Slowing the movement down can not only make the exercise harder, but it can help you manage your pelvic floor concerns! But how's that possible, aren't pelvic floor exercises supposed to be as easy as possible? In terms of speed, well that depends. Moving slowly allows you the opportunity add your personal strategies to manage your pelvic floor symptoms into your exercises - wether it's paying attention to alignment, focusing on your breath work, or adding a core contraction.

With that said, moving slowly also keeps your body under load for a lot longer then when you're flying through your exercises. Try some different counts

  • 2 counts in each direction
  • 4 counts in each direction - this one's hard!!
  • or get creative and try 3 counts in one direction and 1 in the other - or some other crazy variation.


Depending on the type of exercise you're doing, you may not be going as deep as possible, because the deeper you go, the harder it is. And if you're not paying attention you'll sell yourself a little short.

For example in a squat, see how low you're naturally going and try to measure it like hips in like with knees, and then try to go just a little lower than the knees. It may not feel like a lot, but it's gonna challenge you in a new way - and that's what we're looking for.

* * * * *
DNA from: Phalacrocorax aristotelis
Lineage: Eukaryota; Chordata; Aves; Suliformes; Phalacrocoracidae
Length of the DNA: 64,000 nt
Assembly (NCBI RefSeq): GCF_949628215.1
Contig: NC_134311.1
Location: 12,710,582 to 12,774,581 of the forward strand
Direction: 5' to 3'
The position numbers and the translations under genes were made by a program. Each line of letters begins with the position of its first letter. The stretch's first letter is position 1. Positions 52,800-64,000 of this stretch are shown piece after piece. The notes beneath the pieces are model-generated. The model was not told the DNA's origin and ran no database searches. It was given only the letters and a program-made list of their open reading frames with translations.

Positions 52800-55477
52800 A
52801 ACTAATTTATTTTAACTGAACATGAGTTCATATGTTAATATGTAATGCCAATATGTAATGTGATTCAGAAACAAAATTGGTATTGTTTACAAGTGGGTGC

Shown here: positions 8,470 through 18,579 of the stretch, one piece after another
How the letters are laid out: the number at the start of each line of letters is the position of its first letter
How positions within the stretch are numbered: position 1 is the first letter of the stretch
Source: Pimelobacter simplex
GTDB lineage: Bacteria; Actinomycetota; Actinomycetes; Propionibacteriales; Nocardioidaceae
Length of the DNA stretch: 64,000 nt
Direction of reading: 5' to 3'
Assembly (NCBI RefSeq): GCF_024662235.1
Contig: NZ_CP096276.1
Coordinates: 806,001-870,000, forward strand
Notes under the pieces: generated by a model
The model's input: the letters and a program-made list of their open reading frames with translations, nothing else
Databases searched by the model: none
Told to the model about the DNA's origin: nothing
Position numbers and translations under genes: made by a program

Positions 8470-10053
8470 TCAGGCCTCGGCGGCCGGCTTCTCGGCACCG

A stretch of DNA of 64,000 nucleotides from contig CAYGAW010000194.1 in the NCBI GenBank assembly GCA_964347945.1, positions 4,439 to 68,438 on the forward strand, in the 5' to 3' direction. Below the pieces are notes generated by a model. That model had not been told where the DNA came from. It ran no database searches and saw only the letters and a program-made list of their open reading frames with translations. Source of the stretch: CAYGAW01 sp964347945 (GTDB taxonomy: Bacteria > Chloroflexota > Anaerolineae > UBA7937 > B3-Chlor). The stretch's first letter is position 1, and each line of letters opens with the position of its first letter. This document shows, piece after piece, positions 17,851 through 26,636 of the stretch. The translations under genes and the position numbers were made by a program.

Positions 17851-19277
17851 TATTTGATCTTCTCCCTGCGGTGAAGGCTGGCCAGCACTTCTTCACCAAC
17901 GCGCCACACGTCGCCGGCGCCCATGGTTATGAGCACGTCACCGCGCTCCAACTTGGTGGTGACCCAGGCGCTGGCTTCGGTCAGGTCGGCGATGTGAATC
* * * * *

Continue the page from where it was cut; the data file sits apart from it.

It's easy to get stuck in patterns, and we often end up doing the same exercise the exact same way every single time - just like the range of motion a small change can create huge improvements.

  • the feet or hands can go wider or more narrow
  • stagger your hand or foot position
  • do the exercise on an uneven surface
  • change up the alignment
  • and more

I'll tell you right now, I would get some hate for this point, there are a lot of people who believe there's only one way to do things. Truth is, you can get so strong in one very specific movement, but then when that translates to everyday life, when the conditions aren't perfect, and you haven't had the opportunity to prepare for it (like your personal record - PR for Deadlift], you're gonna feel like a weakling, wonder what the heck happened, or worse injure yourself.


A couple more key points to mention.

  1. If you're having pelvic floor concerns, monitor your symptoms as you add to your exercises. Sometimes, you're not quite ready and you may need to stick with what you're doing a little bit longer before kicking adding load. Challenging yourself and potentially going too far isn't the worst thing ever - it provides great information to make informed decisions when you choose to use it.
  2. Sometimes when you add something new, you may need to pull back a little more elsewhere, example you add weight to your squat, you dial back from 12 reps to 8 reps and build up again.

Take your time, start listening to the signs your body is sending you. The moral of the story is CHANGE THINGS UP - you've got this!

Are you ready to get results faster and more consistently with workouts personalized to your unique needs,  book your Personal Training with a $0 Consultation Call available in studio in London (Lambeth) Ontario or online with packages to meet your needs and your budget!

See you soon!